Mutual information is the idea that learning something about one variable might tell you about another. For example, learning that it's daytime might give you information about whether the sun is shining. it could still be cloudy, but you can be more sure that it's sunny than before you learned it was daytime.

Mathematically, mutual information is represented using the concept of entropy. The information gained about a variable X, assuming you learn Y, is given by:

In this case, is a measure of the entropy. It is given by

Mutual information is supposed to be symmetric (), but I'm interested in how that works in a causal context.

Let's say you have a lightbulb that can be turned on from either of two light switches. If either lightswitch is on, then the bulb is on. Learning that one light switch is on tells you the bulb is on, but learning that the bulb is on does *not* tell you that one specific light switch is on. It tells you that at least one is on (but not which one).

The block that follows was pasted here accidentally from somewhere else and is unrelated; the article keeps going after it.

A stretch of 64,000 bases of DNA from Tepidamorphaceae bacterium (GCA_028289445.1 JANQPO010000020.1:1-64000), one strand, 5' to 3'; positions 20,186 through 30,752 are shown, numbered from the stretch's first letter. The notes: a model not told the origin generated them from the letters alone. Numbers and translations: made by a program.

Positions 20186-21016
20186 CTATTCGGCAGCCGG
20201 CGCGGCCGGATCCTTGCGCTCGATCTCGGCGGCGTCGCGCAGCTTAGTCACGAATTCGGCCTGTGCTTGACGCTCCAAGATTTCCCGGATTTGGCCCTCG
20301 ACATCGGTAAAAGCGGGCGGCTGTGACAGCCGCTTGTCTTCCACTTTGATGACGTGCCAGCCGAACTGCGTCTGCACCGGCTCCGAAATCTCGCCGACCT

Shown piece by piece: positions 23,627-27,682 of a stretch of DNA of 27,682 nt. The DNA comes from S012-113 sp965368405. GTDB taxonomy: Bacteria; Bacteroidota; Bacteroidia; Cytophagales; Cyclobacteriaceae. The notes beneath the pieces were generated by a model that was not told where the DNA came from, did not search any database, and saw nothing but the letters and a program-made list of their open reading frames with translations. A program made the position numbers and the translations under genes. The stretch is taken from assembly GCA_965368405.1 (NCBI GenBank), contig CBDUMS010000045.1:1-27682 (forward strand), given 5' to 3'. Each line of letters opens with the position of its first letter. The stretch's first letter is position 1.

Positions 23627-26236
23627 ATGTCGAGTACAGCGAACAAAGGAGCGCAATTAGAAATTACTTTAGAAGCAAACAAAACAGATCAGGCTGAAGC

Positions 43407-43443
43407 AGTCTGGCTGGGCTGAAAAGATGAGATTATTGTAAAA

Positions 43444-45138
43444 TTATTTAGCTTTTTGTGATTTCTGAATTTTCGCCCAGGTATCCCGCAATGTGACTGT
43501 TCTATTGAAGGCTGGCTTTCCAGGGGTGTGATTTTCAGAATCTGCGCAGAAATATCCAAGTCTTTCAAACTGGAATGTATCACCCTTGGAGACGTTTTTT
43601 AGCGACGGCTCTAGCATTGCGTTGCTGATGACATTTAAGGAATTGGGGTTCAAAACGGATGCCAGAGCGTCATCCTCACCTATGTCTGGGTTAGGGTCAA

Let's assume for the sake of argument that each light switch has a probability p(on) = 0.25 of being turned on (and equivalently a probability p(off) = 0.75 of being off). Assume also that they're independent.

The entropy of switch one is

Since either switch has a probability of 0.25 of being on, and they're independent, the bulb itself has a probability of 7/16 of being on.

The entropy of the bulb is

If you know switch 1's state, then the information you have about the light is given by

If instead you know the bulb's state, then the information you have about switch 1 is given by

So even in a causal case the mutual information is still symmetric.

For me the point that helps give an intuitive sense of this is that if you know S1 is on, you know the bulb is on. Symmetrically, if you know the bulb is off, you know that S1 is off.